From Comcast SportsNetCINCINNATI (AP) -- Numb. Grieving. Distracted. The Cowboys were all those things on Sunday, dealing with the death of one teammate and the tribulations of another.Winners, too, though they hardly felt like it.Dan Bailey kicked a 40-yard field goal as time ran out, sending the Cowboys to a 20-19 victory over the Cincinnati Bengals that ended a tough afternoon with a little bit of relief and their playoff chances enhanced.Didn't last long, though. There will be a lot more emotional days ahead in Dallas."It's a hard, hard situation we're in," quarterback Tony Romo said. "There's no playbook for this sort of thing in life."The Cowboys overcame a nine-point deficit in the closing minutes behind Romo, who held his hand over his heart during a moment of silence to honor teammate Jerry Brown before the kickoff. The linebacker died in an auto accident early Saturday.Defensive lineman Josh Brent, who was driving, was still jailed in Texas on Sunday, charged with intoxication manslaughter.The Cowboys (7-6) learned about Brown's death on their flight to Cincinnati on Saturday. Coach Jason Garrett told his team that the best way to honor him was to play well in a game with playoff implications for both teams.One of the visitors' metal lockers at Paul Brown Stadium had a strip of white athletic tape with "53 JERRY BROWN" attached to the top, a wooden stool inside sitting upside-down. Brown's No. 53 jersey was on the sideline during the game -- defensive tackle Jason Hatcher held it up after Bailey's kick decided it.It wasn't much of a celebration by an emotionally spent team."I don't remember crying this much other than maybe the day I was born," defensive lineman Marcus Spears said. "With Josh's situation and Jerry being gone, you felt it."Players couldn't keep the tragedy out of their thoughts during the game, finding their minds wandering on the bench."I rarely let my emotions get the best of me," fullback Lawrence Vickers said. "Today they did, but this was the place to do it."Owner Jerry Jones described his team as grieving when it took the field. It was the second consecutive week that an NFL team was playing a day after losing a teammate. Kansas City beat Carolina 27-21 one day after linebacker Jovan Belcher shot his girlfriend and then himself at the Chiefs' practice complex.When Bailey's kick ended it, the Cowboys had a lot of thoughts racing through their heads."The last 24 hours has really been something I've never experienced," Romo said. "It's something I've never experienced, and I think a lot of guys will tell you that. It's just been a roller coaster of emotions."It was a very -- and still is -- a very difficult thing that this football team is dealing with."The Cowboys salvaged the game by scoring on their last two drives against the Bengals (7-6), who had won four in a row and had a chance to move into position for an AFC wild-card berth with a victory.Romo threw a 27-yard touchdown pass to Dez Bryant with 6:35 to go. Anthony Spencer's sack of Andy Dalton forced a punt, and Romo completed four passes on the drive to Bailey's winning kick.Romo finished 25 of 43 for 268 yards with a touchdown, an interception and three sacks. DeMarco Murray converted a third-and-5 play to extend the final drive and ended up with 53 yards on 21 carries.Newcomer Josh Brown kicked field goals of 25, 33, 25 and 52 yards for Cincinnati, which wasted an opportunity to move ahead of Pittsburgh for the second AFC wild card."They came here in an emotional situation, and you knew they were going to fight all the way," Bengals offensive tackle Andrew Whitworth said. "That game meant a lot to them. They played great."Dallas played a sloppy game until the closing minutes -- nothing out of character there -- and had a few especially bad moments.Defensive coordinator Rob Ryan went onto the field and yelled at a Bengals player who had said something to the Cowboys bench, drawing an unsportsmanlike conduct penalty on Dallas in the third quarter. Dallas also was penalized for 12 men on the field during the drive, which ended with Brown's third field goal and a 16-10 Cincinnati lead.In the end, a defense that has allowed only three touchdowns in the last four games couldn't hold on. And the Bengals made it tough on themselves by using all three of their timeouts early in the second half, leaving them unable to stop the clock on Dallas' final drive.Dalton was 20 of 33 for 206 yards with five sacks, one touchdown and an interception that Brandon Carr returned 37 yards to set up Murray's 1-yard touchdown dive in the second quarter.NOTES:Bailey's game-winner was his second of the season. His 38-yarder beat Cleveland in overtime. It was Bailey's sixth game-winning FG, second in Cowboys history behind Rafael Septien's seven. ... Bryant caught four passes for 50 yards, leaving him with 1,028 yards for the season. It's his first 1,000-yard receiving season and the first by a Cowboy since 2009 (Miles Austin and Jason Witten). ... Bryant has caught a TD pass in five straight games, the longest streak of his career. ... Romo's 25 completions gave him a club-record 349 for the season. He completed his last 12 throws the previous game and his first five on Sunday, setting a club record with 17 straight completions. ... Bengals RB BenJarvus Green-Ellis ran for 89 yards on 12 carries, breaking his streak of three straight 100-yard games.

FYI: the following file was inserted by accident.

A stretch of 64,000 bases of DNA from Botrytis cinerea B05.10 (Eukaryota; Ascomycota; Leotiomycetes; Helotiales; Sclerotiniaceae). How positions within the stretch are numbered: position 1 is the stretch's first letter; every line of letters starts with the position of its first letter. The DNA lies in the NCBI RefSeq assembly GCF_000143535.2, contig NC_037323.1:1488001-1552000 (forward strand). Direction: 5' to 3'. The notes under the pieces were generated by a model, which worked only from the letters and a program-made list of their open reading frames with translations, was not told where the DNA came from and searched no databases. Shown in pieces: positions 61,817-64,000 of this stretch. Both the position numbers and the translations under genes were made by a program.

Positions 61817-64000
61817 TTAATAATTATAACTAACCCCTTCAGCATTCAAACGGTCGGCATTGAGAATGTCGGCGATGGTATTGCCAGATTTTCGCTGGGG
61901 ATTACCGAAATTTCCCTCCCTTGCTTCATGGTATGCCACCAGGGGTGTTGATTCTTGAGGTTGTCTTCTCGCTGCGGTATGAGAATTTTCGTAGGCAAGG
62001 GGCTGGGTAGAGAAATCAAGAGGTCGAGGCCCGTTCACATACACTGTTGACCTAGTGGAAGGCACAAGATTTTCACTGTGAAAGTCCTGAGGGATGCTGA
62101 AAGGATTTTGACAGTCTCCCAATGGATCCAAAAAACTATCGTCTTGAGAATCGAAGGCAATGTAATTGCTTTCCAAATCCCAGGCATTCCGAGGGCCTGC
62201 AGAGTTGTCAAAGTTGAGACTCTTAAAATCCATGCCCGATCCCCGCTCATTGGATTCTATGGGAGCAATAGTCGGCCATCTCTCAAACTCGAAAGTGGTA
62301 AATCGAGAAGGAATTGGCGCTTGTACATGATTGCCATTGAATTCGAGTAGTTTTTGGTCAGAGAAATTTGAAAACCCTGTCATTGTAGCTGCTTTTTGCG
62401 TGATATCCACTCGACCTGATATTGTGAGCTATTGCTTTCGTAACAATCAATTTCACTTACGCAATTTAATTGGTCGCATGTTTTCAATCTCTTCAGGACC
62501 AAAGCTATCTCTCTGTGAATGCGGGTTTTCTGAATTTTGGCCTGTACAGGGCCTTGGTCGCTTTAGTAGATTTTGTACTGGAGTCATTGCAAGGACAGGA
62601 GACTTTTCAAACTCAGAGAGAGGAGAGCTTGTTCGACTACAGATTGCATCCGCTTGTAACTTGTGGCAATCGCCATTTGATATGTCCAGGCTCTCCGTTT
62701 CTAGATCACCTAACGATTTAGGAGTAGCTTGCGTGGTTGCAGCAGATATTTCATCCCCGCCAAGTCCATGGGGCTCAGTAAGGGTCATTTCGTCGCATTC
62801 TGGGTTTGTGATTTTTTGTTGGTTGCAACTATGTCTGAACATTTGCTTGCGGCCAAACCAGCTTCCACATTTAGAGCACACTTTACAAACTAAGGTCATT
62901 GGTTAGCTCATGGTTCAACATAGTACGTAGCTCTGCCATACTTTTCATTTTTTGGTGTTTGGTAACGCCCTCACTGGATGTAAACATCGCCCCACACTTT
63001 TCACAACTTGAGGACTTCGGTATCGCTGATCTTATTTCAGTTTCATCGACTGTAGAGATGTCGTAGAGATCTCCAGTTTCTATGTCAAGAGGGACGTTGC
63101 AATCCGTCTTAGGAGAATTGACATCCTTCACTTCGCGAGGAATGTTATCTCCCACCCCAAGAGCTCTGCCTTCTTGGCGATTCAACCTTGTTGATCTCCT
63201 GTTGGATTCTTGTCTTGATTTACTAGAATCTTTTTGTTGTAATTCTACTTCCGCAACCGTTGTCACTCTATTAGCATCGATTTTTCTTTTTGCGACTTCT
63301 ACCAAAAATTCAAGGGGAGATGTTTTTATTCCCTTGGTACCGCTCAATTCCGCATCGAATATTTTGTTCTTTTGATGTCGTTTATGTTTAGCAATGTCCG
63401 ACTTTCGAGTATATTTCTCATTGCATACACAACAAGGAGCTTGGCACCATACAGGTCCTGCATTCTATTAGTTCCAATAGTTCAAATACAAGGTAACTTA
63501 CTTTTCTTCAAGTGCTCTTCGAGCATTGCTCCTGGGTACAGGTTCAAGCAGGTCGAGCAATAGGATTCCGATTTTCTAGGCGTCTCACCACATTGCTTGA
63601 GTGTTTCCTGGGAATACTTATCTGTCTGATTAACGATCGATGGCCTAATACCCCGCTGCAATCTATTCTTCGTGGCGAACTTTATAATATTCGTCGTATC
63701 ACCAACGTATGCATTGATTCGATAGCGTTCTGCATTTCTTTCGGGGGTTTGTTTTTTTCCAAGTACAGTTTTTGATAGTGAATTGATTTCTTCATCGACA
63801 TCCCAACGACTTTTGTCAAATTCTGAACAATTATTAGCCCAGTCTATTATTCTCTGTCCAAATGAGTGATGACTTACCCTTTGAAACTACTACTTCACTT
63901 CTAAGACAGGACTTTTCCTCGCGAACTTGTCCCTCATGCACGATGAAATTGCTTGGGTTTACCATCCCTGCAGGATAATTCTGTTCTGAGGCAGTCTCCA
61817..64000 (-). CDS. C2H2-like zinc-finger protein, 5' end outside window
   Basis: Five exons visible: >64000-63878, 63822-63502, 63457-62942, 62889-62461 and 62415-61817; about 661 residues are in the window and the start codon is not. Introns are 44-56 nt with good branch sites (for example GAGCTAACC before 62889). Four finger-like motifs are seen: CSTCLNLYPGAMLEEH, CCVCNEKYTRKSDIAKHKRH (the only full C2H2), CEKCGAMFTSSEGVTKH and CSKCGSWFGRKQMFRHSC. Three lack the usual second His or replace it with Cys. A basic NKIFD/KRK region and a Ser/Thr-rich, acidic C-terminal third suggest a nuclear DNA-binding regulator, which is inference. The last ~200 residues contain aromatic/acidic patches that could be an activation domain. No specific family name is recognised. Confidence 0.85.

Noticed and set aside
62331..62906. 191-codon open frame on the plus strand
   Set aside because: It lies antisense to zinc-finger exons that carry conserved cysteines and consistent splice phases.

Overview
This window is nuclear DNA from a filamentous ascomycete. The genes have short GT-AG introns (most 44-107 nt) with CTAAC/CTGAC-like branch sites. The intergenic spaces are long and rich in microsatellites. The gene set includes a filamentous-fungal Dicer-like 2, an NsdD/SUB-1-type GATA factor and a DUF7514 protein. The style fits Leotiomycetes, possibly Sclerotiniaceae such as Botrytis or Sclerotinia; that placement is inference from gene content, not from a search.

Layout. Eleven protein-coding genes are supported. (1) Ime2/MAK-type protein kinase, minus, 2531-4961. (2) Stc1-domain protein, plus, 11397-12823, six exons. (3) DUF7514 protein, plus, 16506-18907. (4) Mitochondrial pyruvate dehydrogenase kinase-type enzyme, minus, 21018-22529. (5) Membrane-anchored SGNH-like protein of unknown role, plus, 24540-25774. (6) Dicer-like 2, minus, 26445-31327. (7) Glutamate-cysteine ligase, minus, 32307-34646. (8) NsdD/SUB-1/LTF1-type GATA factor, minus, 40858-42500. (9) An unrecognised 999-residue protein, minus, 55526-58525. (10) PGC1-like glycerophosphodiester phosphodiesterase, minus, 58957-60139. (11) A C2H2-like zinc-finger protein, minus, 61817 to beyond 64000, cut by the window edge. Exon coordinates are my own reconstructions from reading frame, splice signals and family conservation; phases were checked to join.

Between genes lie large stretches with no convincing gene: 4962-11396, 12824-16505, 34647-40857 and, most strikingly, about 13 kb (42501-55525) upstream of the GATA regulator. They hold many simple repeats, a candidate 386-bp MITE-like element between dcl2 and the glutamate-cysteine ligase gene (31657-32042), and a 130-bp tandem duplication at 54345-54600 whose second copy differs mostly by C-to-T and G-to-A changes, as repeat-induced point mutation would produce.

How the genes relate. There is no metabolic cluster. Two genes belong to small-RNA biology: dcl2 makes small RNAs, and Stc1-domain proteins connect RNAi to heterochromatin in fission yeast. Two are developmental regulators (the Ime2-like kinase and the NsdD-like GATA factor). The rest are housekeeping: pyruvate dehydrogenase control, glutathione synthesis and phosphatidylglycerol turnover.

Most minor league managers have graying sideburns, wrinkled skin and a birth date well before 1980.